The original Titanfall introduced a capable foundation with a set of interesting ideas in the realm of multiplayer-oriented first-person shooters. The mix of fast-paced on-foot and slower Titan driven combat paved the way for a relatively fresh multiplayer experience. The pilots were able to hold their own against Titans due to their superior mobility, while the latter had the strength and power advantage. All this was coupled with some great map design that gave pilots the opportunity to take advantage of their parkour skills.
With Titanfall 2, Respawn Entertainment has taken all the aspects of the original that worked, and refines them further. The on-foot pilot movement has been tightened up, and as a result, the traversal system is even more fluid and intuitive than ever before. You’ll find yourself seamlessly running along walls and springing over building rooftops in no time. The addition of grappling hooks in Titanfall 2 adds an extra layer of freedom to the traversal system, allowing pilots to latch onto and swing across structures. Thanks to this new gadget, pilots now have a better chance of holding their own when engaged with Titans.
The Titans too have received an overhaul, with more in-depth variants this time around, each with their own distinct attributes that affect handling, attack, and defense. Each of the Titan variants feature customizable abilities as well as upgrades, which can be unlocked via the experience points gained from playing one of the multiplayer modes. One Titan’s ability will exploit the weakness of another, and so on. It’s almost like a rock-paper-scissors situation, only there are more variables here. Figuring out what Titan is best suited for which situation is an essential component of the game, and is ultimately what adds some much needed depth to the Titan duels.
The multiplayer maps are intricately designed, though they’re generally larger than the ones featured in the first game. Compared to the frantic mayhem that Titanfall 1’s multiplayer maps brought about, the maps in the sequel are more thought out and pave the way for a more methodical approach to combat. There is still plenty of mayhem to be found here, of course, but there’s now some method to the madness. AI grunts still present in the sequel, and they’re still pretty effective when used to decoy enemy pilots.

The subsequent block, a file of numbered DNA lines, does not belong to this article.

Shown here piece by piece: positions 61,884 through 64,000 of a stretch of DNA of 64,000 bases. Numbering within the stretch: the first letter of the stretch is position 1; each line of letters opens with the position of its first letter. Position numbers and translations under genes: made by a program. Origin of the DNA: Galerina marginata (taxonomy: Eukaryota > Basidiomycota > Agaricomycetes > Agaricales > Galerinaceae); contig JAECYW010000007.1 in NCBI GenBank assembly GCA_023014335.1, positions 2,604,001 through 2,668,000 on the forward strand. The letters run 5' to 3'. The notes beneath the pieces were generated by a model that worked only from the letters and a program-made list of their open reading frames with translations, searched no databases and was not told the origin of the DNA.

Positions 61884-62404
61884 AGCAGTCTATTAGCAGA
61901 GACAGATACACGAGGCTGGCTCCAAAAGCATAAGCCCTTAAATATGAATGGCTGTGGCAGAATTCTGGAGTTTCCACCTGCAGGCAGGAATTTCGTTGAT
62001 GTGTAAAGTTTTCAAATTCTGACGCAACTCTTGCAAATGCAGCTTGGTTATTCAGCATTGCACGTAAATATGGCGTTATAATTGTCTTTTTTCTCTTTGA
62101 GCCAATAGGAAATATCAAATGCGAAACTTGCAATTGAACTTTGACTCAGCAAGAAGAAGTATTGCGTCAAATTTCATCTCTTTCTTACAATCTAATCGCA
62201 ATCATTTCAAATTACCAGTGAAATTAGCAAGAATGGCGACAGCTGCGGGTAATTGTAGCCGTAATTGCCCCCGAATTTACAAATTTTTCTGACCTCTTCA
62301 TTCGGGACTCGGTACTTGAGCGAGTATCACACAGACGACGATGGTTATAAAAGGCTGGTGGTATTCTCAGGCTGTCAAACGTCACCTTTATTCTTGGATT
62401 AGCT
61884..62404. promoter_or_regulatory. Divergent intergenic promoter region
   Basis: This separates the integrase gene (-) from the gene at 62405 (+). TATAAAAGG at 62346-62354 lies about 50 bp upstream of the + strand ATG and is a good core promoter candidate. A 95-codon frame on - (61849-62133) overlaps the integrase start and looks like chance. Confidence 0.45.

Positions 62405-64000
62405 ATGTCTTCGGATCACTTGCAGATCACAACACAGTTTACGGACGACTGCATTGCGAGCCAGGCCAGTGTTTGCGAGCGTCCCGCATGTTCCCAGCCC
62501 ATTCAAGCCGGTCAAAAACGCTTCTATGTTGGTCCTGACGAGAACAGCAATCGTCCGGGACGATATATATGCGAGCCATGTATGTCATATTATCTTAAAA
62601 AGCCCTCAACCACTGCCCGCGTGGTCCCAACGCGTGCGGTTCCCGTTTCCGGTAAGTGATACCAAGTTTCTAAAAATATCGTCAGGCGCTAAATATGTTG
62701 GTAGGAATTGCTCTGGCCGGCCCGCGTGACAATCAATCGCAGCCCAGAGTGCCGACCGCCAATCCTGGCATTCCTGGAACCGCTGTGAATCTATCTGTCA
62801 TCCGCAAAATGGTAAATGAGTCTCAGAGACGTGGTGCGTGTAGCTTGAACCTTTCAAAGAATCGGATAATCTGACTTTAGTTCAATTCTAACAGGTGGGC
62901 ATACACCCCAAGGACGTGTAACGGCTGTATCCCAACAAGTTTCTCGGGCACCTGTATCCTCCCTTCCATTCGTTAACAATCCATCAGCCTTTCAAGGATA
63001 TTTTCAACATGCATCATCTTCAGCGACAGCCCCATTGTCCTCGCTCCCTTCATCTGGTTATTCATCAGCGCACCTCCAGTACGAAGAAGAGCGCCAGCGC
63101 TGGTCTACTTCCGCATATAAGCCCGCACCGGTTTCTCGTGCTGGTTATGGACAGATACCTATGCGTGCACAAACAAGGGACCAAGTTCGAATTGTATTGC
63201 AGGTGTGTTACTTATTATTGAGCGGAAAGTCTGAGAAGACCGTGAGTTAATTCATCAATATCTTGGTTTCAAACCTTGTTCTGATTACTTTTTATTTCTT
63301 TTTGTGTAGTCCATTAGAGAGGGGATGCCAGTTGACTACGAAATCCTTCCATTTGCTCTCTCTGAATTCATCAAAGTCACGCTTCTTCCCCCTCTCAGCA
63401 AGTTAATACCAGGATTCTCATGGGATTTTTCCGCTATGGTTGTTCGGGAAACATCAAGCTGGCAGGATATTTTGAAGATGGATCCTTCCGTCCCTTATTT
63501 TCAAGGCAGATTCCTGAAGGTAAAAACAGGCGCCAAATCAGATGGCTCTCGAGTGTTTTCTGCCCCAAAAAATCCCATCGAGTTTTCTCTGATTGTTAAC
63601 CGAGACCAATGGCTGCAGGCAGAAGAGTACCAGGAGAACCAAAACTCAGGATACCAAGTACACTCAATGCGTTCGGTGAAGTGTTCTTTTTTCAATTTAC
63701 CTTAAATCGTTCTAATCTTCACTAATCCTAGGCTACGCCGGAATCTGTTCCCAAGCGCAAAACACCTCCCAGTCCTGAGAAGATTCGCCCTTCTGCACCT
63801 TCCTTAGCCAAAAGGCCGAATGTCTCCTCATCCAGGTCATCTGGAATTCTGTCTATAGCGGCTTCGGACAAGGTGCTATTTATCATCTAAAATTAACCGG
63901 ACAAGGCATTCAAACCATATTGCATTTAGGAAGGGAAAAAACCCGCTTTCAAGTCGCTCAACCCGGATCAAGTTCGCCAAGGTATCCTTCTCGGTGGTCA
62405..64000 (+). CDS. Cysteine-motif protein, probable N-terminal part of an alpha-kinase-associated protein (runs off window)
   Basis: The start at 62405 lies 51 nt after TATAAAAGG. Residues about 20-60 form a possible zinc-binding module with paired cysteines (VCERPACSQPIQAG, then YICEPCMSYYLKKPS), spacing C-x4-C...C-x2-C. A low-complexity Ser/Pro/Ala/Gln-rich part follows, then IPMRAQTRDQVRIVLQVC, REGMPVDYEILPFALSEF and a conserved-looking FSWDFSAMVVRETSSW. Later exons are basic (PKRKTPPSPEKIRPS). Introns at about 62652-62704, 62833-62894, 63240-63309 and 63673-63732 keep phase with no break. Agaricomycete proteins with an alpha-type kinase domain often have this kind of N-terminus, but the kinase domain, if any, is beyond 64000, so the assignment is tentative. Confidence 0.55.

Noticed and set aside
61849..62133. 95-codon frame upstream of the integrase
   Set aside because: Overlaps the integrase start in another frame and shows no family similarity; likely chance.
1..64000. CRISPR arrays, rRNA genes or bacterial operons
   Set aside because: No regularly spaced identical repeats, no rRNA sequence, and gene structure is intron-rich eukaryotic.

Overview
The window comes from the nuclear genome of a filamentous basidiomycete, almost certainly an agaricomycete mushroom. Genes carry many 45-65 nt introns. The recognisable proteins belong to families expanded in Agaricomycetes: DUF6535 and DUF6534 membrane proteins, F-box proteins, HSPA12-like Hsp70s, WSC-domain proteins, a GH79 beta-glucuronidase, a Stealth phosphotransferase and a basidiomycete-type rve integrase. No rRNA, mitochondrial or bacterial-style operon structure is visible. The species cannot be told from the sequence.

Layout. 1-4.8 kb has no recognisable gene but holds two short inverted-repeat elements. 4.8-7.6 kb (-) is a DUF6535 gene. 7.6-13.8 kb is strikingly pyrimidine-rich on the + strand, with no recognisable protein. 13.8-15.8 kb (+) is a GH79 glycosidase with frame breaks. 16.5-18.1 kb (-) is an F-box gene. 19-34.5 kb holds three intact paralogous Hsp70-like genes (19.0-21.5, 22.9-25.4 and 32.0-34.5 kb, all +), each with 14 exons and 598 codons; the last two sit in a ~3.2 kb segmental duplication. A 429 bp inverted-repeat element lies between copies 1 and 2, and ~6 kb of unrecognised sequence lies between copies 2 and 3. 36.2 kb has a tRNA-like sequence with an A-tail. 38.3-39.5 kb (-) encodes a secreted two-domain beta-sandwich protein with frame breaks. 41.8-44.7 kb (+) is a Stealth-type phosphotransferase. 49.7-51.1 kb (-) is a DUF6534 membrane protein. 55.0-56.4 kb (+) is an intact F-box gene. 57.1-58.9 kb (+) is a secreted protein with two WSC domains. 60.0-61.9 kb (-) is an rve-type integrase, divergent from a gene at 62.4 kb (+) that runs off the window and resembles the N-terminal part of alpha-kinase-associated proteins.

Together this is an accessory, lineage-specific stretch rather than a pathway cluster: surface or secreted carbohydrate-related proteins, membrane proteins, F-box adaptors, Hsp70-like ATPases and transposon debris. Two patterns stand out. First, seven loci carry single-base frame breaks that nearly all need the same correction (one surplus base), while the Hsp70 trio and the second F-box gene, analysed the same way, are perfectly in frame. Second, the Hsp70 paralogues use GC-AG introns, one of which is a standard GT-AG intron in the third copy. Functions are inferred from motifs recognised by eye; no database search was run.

As far as game modes go, Titanfall 2 doesn’t reinvent the wheel, but it does introduce some neat twists of its own. For starters, the Bounty Hunt mode requires you to rake in currency via enemy kills through a series of waves. Towards the end of each wave, you’ll have the option to deposit your earnings at one of the indicated banks, for which you’ll need to step out of your Titan. This is where things get a little tricky, as enemy players will often be found patrolling nearby banks.
Much like in the last game, Last Titan Standing is fundamentally a game of elimination. Planning your approach is of the utmost importance during this mode, as the option to respawn is not available. In the end, the side that destroys all of the other side’s Titans wins. Other modes, Attrition and Pilot vs. Pilot, are essentially the standard Team Deathmatch variants, with and without the inclusion of Titans respectively.
Unlike in its predecessor, there’s a proper single-player campaign featured in Titanfall 2. You’ll assume control of Jack Cooper, a military soldier who’s circumstances lead him to becoming a pilot. Together with the BT-7274, he takes on the Interstellar Manufacturing Corporation and the Apex Predator mercenary group. While there are some interesting moments to be found here and there, the story is lackluster for the most part.
In terms of gameplay, however, Titanfall 2’s relatively short campaign delivers an engaging experience, with increasingly exciting scenarios unfolding one after another. Fans of old-school games will be glad to know that the game also features some traditional mech vs mech boss fights, with the spectacle of Hollywood productions such as Pacific Rim. There’s also some strategy in play here; you’re allowed to switch between different Titans at any point during the campaign, and it’s up to you to choose the one most appropriate for a given situation.
Respawn’s latest shooter performs reasonably well in the audiovisual department. While it’s clearly no Battlefield 1, it maintains a consistent art style with a larger aesthetic variety compared to the original’s mundane setting.
Ultimately, though, it’s the multiplayer that will hook you (pun not intended) and keep you coming back for more. With the added strategy and new layers of depth to the core gameplay, Titanfall 2 offers a more worthwhile multiplayer experience than its predecessor did.
Titanfall 2 is available now for the PS4, Xbox One and PC. It was developed by Respawn Entertainment and published be EA. This review covers the PS4 version of the game.
Titanfall 2 Review (PS4)
Titanfall 2 is Titanfall 1 done right. It offers a deeper multiplayer experience, and also brings value with its short but thrilling campaign.